And that cardboard-cutout-cockerney leads us to our final bizarre stop on our examination of this amazing story, with that most memorable and celebrated of Doctor Who characters, our cardboard-cutout-yokel-tramp Pigbin Josh. Why he didn’t get his own spinoff series I will never understand. RP
The view from across the pond:
When I wrote of my horrific influences in Doctor Who, I was talking about how horror and science fiction influenced Doctor Who. Needless to say, other things influenced Doctor Who that were not a part of those genres. Take Greek storyteller, Aesop (620-564 BCE). In his Wolf in Sheep’s Clothing, a wolf finds its way among sheep by wearing the discarded skin of another sheep (whoa…). He proceeds to make a meal of several of the remaining sheep in the herd. The message was that appearances can be deceptive. Along those lines, my mother has often reminded me, “if it sounds too good to be true, it probably is.”
In The Claws of Axos, beautiful gold beings appear on Earth making us an offer we can’t refuse: to cure world hunger using Axonite. The Doctor notices things are wrong with the Axons offer and asks questions that receive limited or no answers. Red flag #1: appearances can be deceptive. Red Flag #2: if it sounds too good to be true, it probably is! Red flag #3: when questions are ignored, maybe listen to that blunderbuss, Mr. Chinn, and open fire! The fact is, our golden visitors turn out to be vampires of a new sort and it’s down to the Doctor and UNIT to save the Earth.
One of the biggest questions that come to my mind about this era of Doctor Who is: where does the Master get his schemes from? There’s got to be a book for deranged maniacs with a checklist. Here, he offers to help the Axons in exchange for the destruction of the Doctor and all life on earth. The universe is so vast, it’s like becoming obsessed with a single leaf on a street corner in a suburb of Montana. Sure you could avoid it with ease all your life, but instead plan everything around the destruction of Montana just to get to that little leaf. It’s absurd. In fairness, it does make for some fun storytelling and our Holmes/Moriarty pairing of the Doctor and the Master are fun even in the modern retelling of Aesop’s classic. It proves that a formula can work if you keep the main ingredients and Pertwee/Delgado (& Courtney) are a combination for success.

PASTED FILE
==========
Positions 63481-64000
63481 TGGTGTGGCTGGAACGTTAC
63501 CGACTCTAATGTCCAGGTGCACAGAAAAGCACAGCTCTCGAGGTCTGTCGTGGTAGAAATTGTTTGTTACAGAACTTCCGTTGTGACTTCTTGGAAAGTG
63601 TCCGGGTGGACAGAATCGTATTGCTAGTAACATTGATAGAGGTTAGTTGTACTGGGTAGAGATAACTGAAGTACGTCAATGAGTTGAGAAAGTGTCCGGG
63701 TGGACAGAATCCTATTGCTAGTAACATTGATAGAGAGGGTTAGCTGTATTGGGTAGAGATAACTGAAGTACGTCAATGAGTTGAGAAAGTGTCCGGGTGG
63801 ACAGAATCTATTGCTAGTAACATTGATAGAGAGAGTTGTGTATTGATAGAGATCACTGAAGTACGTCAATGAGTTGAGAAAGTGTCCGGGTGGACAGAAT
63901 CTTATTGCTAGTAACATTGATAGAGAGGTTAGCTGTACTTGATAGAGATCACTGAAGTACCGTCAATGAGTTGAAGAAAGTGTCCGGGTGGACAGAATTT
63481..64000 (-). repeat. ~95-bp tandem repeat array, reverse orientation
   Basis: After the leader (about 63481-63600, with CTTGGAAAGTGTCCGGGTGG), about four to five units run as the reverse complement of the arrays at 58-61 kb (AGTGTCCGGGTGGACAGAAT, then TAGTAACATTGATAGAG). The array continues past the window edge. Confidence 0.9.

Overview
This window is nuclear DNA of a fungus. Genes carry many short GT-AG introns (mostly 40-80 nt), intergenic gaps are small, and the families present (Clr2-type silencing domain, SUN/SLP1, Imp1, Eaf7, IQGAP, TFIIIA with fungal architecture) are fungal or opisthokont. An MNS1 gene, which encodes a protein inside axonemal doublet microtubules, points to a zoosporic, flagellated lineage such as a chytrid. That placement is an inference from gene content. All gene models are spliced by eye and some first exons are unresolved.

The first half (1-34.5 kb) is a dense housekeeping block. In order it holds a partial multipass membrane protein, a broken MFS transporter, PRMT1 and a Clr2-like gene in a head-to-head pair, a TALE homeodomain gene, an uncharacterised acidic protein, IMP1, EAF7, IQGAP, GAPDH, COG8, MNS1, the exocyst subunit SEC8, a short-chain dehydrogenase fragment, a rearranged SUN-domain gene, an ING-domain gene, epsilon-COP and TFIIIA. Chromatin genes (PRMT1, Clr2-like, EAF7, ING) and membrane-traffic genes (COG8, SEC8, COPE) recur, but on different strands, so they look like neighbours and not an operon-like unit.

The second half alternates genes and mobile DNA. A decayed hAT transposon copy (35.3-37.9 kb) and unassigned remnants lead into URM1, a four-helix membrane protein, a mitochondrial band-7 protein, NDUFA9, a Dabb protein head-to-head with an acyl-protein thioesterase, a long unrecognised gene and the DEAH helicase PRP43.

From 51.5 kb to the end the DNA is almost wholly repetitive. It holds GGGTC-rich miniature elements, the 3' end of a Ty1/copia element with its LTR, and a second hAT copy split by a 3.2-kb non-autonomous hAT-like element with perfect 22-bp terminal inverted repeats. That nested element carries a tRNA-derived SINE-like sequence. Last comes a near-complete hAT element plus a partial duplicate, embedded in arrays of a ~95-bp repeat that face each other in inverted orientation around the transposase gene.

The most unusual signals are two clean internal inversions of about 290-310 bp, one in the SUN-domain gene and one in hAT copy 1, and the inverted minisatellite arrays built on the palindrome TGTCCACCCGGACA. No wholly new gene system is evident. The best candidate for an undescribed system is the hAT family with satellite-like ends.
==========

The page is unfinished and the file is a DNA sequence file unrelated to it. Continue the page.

There are some neat elements this time around. The Brigadier once famously stated that he wanted to meet an alien menace that wasn’t immune to bullets. I wanted someone who was immune to Venusian karate, and in this story, my wish came true! About time that silly stuff failed on someone! On a negative note: episode one ends with Jo screaming. Imagine how many more episodes we’d have if the episodes ended with a companion getting scared? Episodes would last roughly 10 minutes on a good day! That was not an effective ending for one of the episodes. On the plus side, it is a 4 part story which makes the flow work very well. The story is engaging and a menace that utilizes human greed is very believable. The story is actually quite good.
The Axons themselves look fascinating as gold beings (even if their skinsuits were a bit tight; it’s the eyes that make it work) but their alter-ego forms were striking and unsettling. Like walking lumps of bloody veins and arteries (or perhaps spaghetti), I was surprised the look was permitted on family TV. Still, I was not unhappy with it! (Come to think of it, they did come to “make us an offer we couldn’t refuse” and look a bit like spaghetti…) The look of the ship might tie in with the Italian imagery, resembling something like a calzone in space. (I’m getting hungry…) The idea of an organic ship might have influenced TV’s Star Trek: The Next Generation with the episode Tin Man in 1990 or Farscape in 1999 with Moya, the organic ship. Either way, this episode had a craft and a race that were very unusual for 1970s TV. The idea that the race was a single, connected organism just illustrates how far ahead Doctor Who was in creating something memorable.
Well, I’ve got a sudden hankering to sink my own claws into some Italian food now. Hopefully the waiters’ bronzed tan doesn’t end up looking a bit too golden. (Although I imagine that would be better that having the meal get up and attack me…) ML
Read next in the Junkyard… Colony in Space